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NC_Palm_Enthusiast
22 hours ago, RaleighNC said:

Low relative humidity in the air does not seem to be a problem for them, as long as they are well watered.  How much light will they get? I've grown them indoors over winter under high-output t5 lamps, and it gives them quite a boost, relative to those in the ground (which do not grow over winter). But if you cannot give them a decent amount of light, you might not get much benefit.

I see, I'll have to look into getting a couple of those t5 bulbs/tubes to put over them.

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mdsonofthesouth

How cold can they reliably take once mature?

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RaleighNC
On 8/27/2019 at 6:10 PM, NC_Palm_Enthusiast said:

I see, I'll have to look into getting a couple of those t5 bulbs/tubes to put over them.

If you do, try to get the high-output types. There is a "normal" t5 type as well, but are not nearly as bright. And generally you cannot put the T5HO bulbs into a normal t5 fixture because they need different ballasts.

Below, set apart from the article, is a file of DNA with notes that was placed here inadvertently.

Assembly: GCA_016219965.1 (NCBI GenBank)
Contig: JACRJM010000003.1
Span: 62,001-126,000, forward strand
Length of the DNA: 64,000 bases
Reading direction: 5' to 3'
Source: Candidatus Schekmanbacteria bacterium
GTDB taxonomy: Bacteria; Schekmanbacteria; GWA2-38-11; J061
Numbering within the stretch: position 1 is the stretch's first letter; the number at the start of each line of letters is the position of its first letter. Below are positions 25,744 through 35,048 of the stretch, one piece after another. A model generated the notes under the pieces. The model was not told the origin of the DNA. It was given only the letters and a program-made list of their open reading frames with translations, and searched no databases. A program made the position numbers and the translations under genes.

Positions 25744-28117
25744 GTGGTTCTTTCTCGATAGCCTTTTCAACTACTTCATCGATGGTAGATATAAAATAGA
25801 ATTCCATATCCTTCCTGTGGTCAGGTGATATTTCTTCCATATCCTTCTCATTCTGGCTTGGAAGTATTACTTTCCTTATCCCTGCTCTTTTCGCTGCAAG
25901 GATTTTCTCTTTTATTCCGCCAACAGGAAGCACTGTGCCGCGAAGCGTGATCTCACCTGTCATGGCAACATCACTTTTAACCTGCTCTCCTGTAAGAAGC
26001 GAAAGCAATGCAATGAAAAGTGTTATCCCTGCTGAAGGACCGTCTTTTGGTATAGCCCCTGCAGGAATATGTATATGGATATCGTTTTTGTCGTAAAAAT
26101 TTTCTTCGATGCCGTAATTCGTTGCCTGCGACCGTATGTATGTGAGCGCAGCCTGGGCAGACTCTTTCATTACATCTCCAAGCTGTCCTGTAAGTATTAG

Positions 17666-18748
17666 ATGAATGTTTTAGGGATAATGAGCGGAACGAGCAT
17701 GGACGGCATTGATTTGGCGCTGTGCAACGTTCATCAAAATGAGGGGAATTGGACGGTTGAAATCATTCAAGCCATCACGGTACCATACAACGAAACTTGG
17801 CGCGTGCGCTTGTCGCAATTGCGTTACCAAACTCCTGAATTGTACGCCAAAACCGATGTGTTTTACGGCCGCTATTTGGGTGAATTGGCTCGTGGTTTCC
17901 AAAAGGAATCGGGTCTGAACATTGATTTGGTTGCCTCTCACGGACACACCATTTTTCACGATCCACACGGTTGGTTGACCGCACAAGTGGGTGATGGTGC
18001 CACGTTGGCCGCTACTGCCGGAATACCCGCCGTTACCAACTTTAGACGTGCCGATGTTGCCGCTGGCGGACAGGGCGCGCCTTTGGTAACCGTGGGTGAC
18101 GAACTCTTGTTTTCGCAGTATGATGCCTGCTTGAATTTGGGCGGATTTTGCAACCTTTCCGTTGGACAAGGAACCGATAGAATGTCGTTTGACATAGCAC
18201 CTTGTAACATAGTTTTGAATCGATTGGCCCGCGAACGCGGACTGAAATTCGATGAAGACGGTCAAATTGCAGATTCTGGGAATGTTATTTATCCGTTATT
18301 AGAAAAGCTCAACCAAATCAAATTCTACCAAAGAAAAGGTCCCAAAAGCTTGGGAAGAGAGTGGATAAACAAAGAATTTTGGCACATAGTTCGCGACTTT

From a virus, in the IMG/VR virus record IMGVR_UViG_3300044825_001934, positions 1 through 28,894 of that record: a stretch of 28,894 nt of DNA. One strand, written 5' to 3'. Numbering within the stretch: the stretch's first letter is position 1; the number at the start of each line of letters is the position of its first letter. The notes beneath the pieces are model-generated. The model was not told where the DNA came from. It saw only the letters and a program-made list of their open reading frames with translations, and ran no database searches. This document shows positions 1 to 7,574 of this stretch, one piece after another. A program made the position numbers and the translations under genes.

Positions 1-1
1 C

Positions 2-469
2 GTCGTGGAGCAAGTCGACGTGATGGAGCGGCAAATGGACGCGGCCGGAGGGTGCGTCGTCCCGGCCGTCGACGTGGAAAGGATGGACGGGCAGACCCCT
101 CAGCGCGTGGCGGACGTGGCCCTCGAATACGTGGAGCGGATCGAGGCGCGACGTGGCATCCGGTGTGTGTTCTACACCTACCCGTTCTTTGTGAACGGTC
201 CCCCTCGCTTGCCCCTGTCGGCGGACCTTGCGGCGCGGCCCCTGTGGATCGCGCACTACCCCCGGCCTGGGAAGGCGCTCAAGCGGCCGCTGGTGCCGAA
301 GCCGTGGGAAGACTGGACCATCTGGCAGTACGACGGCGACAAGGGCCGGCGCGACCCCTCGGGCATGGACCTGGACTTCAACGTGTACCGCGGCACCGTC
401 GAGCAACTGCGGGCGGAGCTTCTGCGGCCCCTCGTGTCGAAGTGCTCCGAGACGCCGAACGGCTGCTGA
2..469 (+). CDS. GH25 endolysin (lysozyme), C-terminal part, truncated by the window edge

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Allen
16 hours ago, mdsonofthesouth said:

How cold can they reliably take once mature?

I don't think anyone knows answers to stuff like this for sure.  Reliably they can take 32F  LOL .  Anyway these sabals are probably all different in some ways and have different characteristics.  For the ones I have under 5F I'd worry about Louisiana or Birmingham.  But The hardier sabals may take dips below 0F and be fine.   I expect my Minors to take 0F or below to -5F.  But they are all different even different minor varieties.

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mdsonofthesouth

I really like the idea of sabal Louisiana but I don't want to have to protect one every year after the establishment period seeing as the past 7 or 8 winters have had some pretty bellow average temps. Lowest I have seen was 3F, so Im thinking I should scrap the idea and just go with rhapidophyllum and regular sabal minor.  The former survived unprotected as a strap leaf its first winter (out in the open on the north side of the property) that was planted in early to mid July last year.  I will have 2 palms Ill have to protect almost every year and the trachycarpus most likely for a few years at least maybe forever. I want trouble free in my garden too lol.